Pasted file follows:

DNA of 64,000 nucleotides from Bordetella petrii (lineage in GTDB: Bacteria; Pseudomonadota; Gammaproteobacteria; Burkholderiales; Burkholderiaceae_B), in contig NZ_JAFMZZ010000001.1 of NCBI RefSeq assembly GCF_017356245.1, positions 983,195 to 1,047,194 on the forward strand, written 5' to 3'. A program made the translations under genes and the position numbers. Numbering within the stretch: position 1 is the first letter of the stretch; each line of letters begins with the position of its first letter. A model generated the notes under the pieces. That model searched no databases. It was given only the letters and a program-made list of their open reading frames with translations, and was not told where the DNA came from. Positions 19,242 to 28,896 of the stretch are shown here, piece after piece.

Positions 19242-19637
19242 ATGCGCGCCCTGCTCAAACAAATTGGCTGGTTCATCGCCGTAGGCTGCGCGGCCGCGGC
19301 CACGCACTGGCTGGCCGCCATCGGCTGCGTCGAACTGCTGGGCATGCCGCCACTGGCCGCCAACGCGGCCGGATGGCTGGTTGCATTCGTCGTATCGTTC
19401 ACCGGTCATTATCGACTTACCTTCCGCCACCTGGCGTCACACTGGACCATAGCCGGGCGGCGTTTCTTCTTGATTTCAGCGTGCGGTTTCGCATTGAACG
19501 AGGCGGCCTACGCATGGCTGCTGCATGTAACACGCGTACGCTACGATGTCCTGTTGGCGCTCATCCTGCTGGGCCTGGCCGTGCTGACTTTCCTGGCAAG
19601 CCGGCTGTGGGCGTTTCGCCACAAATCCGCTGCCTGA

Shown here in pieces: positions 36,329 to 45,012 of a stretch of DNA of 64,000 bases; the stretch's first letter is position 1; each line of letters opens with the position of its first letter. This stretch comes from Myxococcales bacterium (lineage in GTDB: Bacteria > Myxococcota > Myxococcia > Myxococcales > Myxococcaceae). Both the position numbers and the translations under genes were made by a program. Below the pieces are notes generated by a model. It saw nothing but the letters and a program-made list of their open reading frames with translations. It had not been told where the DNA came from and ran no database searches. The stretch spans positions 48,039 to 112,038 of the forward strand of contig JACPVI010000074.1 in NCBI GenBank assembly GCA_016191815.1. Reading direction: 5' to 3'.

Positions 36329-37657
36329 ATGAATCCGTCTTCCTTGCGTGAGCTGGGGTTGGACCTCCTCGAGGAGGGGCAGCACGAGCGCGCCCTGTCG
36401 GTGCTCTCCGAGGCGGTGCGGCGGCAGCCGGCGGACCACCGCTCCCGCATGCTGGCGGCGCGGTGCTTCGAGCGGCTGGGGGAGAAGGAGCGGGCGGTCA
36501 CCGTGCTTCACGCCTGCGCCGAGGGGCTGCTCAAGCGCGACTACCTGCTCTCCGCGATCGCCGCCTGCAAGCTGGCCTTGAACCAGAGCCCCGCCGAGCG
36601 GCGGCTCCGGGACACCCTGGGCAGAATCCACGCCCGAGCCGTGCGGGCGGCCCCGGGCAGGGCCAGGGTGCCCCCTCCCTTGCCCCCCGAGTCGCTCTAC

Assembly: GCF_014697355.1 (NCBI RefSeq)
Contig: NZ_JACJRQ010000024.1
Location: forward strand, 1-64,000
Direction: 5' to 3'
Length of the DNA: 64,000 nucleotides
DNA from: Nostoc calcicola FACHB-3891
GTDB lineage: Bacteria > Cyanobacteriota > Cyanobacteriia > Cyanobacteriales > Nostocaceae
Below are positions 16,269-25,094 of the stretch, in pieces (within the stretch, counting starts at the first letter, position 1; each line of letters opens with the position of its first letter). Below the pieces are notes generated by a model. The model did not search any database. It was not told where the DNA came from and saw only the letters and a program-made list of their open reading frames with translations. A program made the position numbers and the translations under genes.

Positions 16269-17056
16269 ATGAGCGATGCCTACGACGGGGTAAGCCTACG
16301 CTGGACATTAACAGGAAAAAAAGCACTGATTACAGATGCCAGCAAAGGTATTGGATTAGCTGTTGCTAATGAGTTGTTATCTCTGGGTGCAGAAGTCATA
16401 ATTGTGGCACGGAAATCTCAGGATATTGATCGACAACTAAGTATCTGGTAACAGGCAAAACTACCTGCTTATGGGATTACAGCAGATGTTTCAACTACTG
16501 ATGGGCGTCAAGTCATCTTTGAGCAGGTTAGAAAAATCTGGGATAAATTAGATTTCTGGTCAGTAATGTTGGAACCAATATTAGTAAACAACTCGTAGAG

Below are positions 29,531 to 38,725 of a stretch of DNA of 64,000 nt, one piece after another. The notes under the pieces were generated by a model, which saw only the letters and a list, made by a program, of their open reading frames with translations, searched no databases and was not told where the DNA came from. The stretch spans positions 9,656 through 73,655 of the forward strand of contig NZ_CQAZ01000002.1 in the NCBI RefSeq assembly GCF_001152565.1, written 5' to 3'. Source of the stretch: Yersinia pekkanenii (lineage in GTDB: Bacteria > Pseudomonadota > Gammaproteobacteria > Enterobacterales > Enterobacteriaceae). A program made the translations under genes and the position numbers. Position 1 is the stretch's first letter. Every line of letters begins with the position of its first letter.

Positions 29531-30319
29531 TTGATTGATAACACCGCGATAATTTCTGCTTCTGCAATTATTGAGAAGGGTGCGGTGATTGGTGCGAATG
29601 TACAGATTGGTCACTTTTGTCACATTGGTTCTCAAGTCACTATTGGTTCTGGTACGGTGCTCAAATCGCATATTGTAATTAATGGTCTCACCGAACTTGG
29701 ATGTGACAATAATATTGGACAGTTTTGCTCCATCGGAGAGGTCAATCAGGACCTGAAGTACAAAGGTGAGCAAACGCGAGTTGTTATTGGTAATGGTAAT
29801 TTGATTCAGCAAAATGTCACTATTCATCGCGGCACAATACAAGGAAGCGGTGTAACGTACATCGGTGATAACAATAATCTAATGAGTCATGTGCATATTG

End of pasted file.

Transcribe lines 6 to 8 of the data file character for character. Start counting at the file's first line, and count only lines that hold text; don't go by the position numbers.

19501 AGGCGGCCTACGCATGGCTGCTGCATGTAACACGCGTACGCTACGATGTCCTGTTGGCGCTCATCCTGCTGGGCCTGGCCGTGCTGACTTTCCTGGCAAG
19601 CCGGCTGTGGGCGTTTCGCCACAAATCCGCTGCCTGA

Shown here in pieces: positions 36,329 to 45,012 of a stretch of DNA of 64,000 bases; the stretch's first letter is position 1; each line of letters opens with the position of its first letter. This stretch comes from Myxococcales bacterium (lineage in GTDB: Bacteria > Myxococcota > Myxococcia > Myxococcales > Myxococcaceae). Both the position numbers and the translations under genes were made by a program. Below the pieces are notes generated by a model. It saw nothing but the letters and a program-made list of their open reading frames with translations. It had not been told where the DNA came from and ran no database searches. The stretch spans positions 48,039 to 112,038 of the forward strand of contig JACPVI010000074.1 in NCBI GenBank assembly GCA_016191815.1. Reading direction: 5' to 3'.